as I ran

Last night I went for a run. As I started running, I calculated how many hours I’d worked this past week: full days from Monday through to Saturday, a bit extra here, a bit less there – all up about 54 hours. I redid the maths a couple of times in case I missed a half-hour somewhere. No, 54 is right.

Strange, I thought, that after 54 hours of work, all I wanted to do was go for a run. 

Of course, it wasn’t an easy decision. I finished up late on Saturday (for a number of reasons that I won’t go into here…) so I was exhausted by the time I got home. But I’d been itching for a run the whole week, and I wasn’t sure I’d have time for a run in the next few days. I also knew I’d find the energy once I got out the door and got onto the street.

As I ran, I did find this reserve of energy. It occurred to me that it might be like the proverbial “dessert stomach”, which provides capacity for dessert regardless of how much one has already eaten. Perhaps this reserve energy, which exists independently of everything else in the body, allows me to run regardless of how exhausted I am. That is, of course, until I have run to my heart’s content. (Just as your dessert stomach might be satiated after having eaten dessert.)

It wasn’t easy, though, getting my running shoes on and getting out of the house. I stood at the door for a good few minutes, gently encouraging myself and psyching myself up. Even for someone like me who loves running and regards it as excellent stress-relief, there comes a point where I question if this is all too much. And what is it all for?

But those are silly questions. I know what it’s for; I know why I run.

As I ran, I could hardly believe that it had been such a struggle to get out of the house. Recently, when I run, I try to pay attention to the muscles that are at work. It is a wondrous and marvellous thing to feel like every muscle in your body is working and straining, and your body can somehow coordinate all this and feed energy to where it’s needed.

When I was younger, I thought losing one’s sight was the worst “ability” one could lose. On my last few runs, at some point (usually when my knee starts hurting or when I start getting really tired / out of breath, and I have to walk more), I’ve asked myself if it would be worse to lose an eye or lose a leg. Generally the thought of either is so upsetting, I go back to running to stop thinking about it.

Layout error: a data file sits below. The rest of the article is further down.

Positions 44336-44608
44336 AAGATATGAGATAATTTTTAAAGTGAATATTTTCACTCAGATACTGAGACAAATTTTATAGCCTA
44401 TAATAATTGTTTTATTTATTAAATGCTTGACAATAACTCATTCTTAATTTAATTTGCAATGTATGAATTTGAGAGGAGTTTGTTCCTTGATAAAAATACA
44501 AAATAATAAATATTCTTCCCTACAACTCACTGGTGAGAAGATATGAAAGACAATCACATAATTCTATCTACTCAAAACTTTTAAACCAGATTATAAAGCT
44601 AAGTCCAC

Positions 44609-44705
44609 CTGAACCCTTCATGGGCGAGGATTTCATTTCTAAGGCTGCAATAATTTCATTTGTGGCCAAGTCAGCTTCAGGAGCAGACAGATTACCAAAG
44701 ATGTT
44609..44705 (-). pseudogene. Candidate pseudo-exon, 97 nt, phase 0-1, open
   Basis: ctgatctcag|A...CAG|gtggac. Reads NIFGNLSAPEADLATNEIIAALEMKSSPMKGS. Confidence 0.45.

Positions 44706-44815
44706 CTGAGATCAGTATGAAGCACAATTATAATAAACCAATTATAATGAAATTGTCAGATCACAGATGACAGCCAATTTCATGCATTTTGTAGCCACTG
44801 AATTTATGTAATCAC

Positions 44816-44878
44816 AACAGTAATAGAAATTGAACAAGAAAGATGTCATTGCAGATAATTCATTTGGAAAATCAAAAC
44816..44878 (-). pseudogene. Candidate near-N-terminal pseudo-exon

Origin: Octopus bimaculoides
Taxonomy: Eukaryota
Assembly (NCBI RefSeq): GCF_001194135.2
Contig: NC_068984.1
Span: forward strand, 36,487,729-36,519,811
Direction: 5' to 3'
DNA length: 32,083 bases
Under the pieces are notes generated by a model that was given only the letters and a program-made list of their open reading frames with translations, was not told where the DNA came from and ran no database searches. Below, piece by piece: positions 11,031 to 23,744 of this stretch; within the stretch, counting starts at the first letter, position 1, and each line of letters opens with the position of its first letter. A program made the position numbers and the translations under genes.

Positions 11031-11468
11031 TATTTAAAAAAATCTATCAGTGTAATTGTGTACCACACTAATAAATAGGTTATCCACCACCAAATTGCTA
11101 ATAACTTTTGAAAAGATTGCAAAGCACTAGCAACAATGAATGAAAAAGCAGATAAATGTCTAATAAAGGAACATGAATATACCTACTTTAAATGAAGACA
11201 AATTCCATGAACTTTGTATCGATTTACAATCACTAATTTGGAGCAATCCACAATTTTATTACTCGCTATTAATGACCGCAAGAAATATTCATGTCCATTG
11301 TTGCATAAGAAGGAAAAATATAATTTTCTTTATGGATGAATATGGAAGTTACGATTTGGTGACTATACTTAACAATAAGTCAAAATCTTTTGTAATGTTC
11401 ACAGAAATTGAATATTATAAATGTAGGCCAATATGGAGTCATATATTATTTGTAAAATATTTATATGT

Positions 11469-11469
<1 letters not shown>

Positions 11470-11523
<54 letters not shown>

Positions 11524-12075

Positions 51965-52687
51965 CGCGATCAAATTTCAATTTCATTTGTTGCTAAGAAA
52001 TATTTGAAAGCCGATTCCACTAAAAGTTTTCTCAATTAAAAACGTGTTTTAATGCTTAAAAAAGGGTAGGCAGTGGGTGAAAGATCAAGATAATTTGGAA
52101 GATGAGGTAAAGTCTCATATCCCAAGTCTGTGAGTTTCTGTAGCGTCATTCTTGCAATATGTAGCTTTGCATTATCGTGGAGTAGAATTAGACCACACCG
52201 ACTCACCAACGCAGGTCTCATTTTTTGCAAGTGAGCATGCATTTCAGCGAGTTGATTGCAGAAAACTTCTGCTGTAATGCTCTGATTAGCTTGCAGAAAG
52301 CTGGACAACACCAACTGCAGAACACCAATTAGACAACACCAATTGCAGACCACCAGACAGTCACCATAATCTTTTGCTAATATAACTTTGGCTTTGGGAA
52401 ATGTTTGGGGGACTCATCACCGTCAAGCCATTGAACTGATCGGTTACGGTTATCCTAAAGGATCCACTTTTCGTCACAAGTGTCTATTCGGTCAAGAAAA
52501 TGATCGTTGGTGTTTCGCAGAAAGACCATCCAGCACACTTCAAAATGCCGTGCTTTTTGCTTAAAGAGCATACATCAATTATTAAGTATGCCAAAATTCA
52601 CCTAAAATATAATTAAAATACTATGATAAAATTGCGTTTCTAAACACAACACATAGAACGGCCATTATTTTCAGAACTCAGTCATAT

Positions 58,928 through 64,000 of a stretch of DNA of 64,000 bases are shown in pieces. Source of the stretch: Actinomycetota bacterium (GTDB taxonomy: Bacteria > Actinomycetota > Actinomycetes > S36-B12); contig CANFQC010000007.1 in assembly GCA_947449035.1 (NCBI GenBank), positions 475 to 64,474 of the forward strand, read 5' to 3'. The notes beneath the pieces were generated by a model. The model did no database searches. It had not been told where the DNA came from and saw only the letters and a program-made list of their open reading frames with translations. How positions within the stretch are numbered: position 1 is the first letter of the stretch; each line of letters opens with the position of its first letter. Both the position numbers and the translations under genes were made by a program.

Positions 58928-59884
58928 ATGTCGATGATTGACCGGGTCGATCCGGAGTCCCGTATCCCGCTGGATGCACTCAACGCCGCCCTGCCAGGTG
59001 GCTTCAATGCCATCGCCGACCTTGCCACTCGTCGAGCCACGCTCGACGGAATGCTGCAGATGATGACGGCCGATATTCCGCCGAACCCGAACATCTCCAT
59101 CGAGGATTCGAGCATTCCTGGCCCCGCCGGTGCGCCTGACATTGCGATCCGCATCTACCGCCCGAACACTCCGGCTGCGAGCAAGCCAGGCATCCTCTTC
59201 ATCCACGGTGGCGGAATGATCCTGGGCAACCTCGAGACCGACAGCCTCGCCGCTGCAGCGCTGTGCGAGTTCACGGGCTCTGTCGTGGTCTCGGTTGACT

As I ran, I told myself that as long as I can run, I will run.

And I will regret nothing.

12 thoughts on “as I ran

  1. That’s exactly how I feel about committing to daily yoga practice! I would feel so hard to roll out the mat on a particularly unpleasant day, but as I go through it I would wonder why I even thought about not doing it haha

    • It’s quite a strange phenomenon, isn’t it? I suppose half the struggle is all in the mind.
      Well done on committing to daily yoga! Hope you keep it up!

  2. … and that’s the paradox of running – or stretching, or just any exercise actually. When you feel tired and completely spent, it somehow manages to re-energize. Amazing how that works!

  3. It’s interesting to hear you talk about the reserve of energy thing. I’m not entirely sure if I should say anything here, perhaps it wouldn’t be appropriate, and I know I’m honing in on one little thing and not exactly responding to the whole point of what you’ve written. But I’m going to, and I hope you know I’m offering this as a thinking out in response to you thinking out loud sort of thing, not as a shut down.

    I have a chronic illness, and since getting it I’ve often thought that most people (i.e., healthy people) believe that there is some reserve of energy that they can always draw on. That there isn’t *really* a wall, not if they want it badly enough. And–from my perspective–that’s so wrong. My world is all wall, and it doesn’t matter how badly I want it, how important it is, even if my life depended on it, I can’t push past it. People struggle to understand that. I suppose for them the wall is so far off it may as well not exist. But it’s there, and for me it’s very, very close.

    • That is a fair point, since not everyone has a so-called dessert stomach, so not everyone would have this reserve energy, or be able to tap into reserve energy.

      Your wall analogy makes it easier to imagine what it’s like. To be honest, sometimes my reserve energy is not as good as I hope – sometimes I hit the wall pretty quickly, even if I manage to leave the house. (I also like the spoon analogy I’ve read somewhere before (maybe you or another blogger has linked to it in a post…?))

    • Apologies in advance for butting in. Your comment actually makes me ponder on how these walls don’t only exist on limiting physical fitness, but many aspects of life itself. I have also encountered moments where people couldn’t understand how I failed to do what other people seem to be at ease with (social relationships for example). Right now I’m not even sure if it’s appropriate to comment in your comment section and I get a bit anxious ^^”.

      • Thoughtful & considered comments like yours and Lucy’s are always welcome!

        I suppose in situations where there isn’t a tangible/visible “wall”, it can be hard for people to understand the struggle (physically, emotionally, etc)

      • Your comment is also fine with me and in no way butting in! I have social anxiety so I understand your concerns.

        I agree there are walls everywhere. Physical, social, emotional. They can be in wildly different places for different people, and many people struggle to understand other people’s walls and judge them by their own walls. Some people never even seem to realise there *are* walls.

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